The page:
If She is already in the foreclosure process it can't be changedin to a short sale. If the lender has not startet foreclosing She needs to request the short sale packet from the lender.... more
Contact an attorney asap, also contact the trustee regarding the sale of the property, maybe you can at least get them to postpone the sale, also contact the bank directly and maybe they will work with you to purchase it.... more
Unless you go to the auction on the courthouse steps and buy a foreclosure there, it works pretty much like any other property purchase. If you do go to the auction, you will be bidding against the bank and other bargain hunters. You also need to have your money worked out ahead of time too. The terms of how the bank will accept payment vary.
Yes, you can get a home "cheaper" but sometimes the homes have been punished by the former owners for the foreclosure. I have seen holes punched into the walls, wiring stripped out, cabinets and appliances taken, and so on. This is not to say that all are treated this way but many are.
Frequently, but not always, by the time you put the money into the house to restore it to good condition, you will have spent as much as if you had gone out and bought one in good condition. A good real estate agent can help you decide whether or not this is the path you want to walk.
One of the disadvantages of buying a foreclosure is that in most cases the owner (bank) will not negotiate very much. Also, there is no one to tell what has been done to the house or disclose anything about the house so you had better have a good home inspector.
Finally, I have only seen two foreclosure houses that I thought were "real steals" in the time I have been working in real estate. In both cases, the mortgage was much lower than the value of the house and all the bank wanted was its money back.
Hope this helps.
Who is paying for those pictures?
Real the link and you will get an idean what is happening behind the curtains in the foreclosed real estate market.
It is unlikely you see the connection between Chase (and any big bank) and how this will effect the independant contractor. As the artical states, you will be EXTREMELY exposed to the 'too bid to care' attitude of the bank.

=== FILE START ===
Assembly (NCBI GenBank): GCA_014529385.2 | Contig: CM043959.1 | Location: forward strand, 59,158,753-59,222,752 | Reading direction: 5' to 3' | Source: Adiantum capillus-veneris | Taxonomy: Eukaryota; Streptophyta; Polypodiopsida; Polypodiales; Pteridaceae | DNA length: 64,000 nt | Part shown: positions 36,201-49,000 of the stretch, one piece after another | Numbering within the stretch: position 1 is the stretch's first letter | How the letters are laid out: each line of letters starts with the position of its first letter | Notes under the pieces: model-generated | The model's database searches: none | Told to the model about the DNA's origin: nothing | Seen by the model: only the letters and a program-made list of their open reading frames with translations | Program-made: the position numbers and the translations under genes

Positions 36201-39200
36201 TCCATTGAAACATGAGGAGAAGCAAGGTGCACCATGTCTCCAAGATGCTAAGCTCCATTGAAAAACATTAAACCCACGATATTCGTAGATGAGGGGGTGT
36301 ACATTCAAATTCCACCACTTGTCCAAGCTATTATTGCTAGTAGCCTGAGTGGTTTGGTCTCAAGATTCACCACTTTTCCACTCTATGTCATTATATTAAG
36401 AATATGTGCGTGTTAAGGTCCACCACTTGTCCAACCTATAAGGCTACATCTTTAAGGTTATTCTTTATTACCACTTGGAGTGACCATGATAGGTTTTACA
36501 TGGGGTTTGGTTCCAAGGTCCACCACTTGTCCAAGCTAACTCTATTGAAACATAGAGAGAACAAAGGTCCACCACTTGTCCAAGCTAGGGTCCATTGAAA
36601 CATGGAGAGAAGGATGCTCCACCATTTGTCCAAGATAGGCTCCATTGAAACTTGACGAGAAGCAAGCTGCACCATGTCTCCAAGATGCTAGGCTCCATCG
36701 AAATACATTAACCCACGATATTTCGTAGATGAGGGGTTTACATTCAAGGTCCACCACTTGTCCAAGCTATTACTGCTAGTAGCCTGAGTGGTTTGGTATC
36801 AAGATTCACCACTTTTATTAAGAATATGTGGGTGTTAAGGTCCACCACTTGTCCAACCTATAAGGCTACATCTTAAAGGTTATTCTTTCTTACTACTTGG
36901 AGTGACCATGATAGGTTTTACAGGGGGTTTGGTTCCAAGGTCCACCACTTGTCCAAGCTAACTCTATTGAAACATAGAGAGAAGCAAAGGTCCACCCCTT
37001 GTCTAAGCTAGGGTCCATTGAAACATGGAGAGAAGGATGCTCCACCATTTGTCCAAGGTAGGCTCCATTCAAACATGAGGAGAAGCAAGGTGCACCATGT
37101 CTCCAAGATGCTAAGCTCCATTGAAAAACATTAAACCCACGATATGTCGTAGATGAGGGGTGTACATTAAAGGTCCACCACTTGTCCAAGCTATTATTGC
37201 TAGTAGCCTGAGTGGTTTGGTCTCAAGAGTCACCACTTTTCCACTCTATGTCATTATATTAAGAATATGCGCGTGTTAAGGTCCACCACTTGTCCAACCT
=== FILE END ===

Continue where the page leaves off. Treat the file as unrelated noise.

Proceed with great caution.... more
Hi Emily. That is a great question. If you are working with a realtor, they should have access to information like that. However, there are a few ways you can do some investigating on the front end.
1) Drive around neighborhoods that you think you'd like to live in. Pay special attention to homes that really look vacant. Homes that have shutters falling down or that look poorly cared for...that is, in a neighborhood where the other homes are well maintained. Look for signs of notices piling up near the door, hung on it or taped to the door or mailbox and papers building up. If it were spring or summer, poorly maintained lawns can also be an indication of a homeowner in trouble. Note the addresses of these residences. Then you can look them up in the public property records to get the homeowner's name. A simple whitepages search might return their phone number, and you can simply call them or mail them a note to see if they are interested in selling their home.
2) Drive around and look for auction signs that are posted on major intersections, and sign up for one if it's a house you're interested in. These may be foreclosures or just very motivated sellers. Auctions can be interesting, but make sure you do your research beforehand or let your agent help you find out more about the property so you truly know what it's worth before bidding.
3) Pick up a copy of the Tennessean...or local papers...homes in pre-foreclosure, etc. are listed right there in the paper.
4) Have your agent notify you of properties that come available that meet your criteria.... more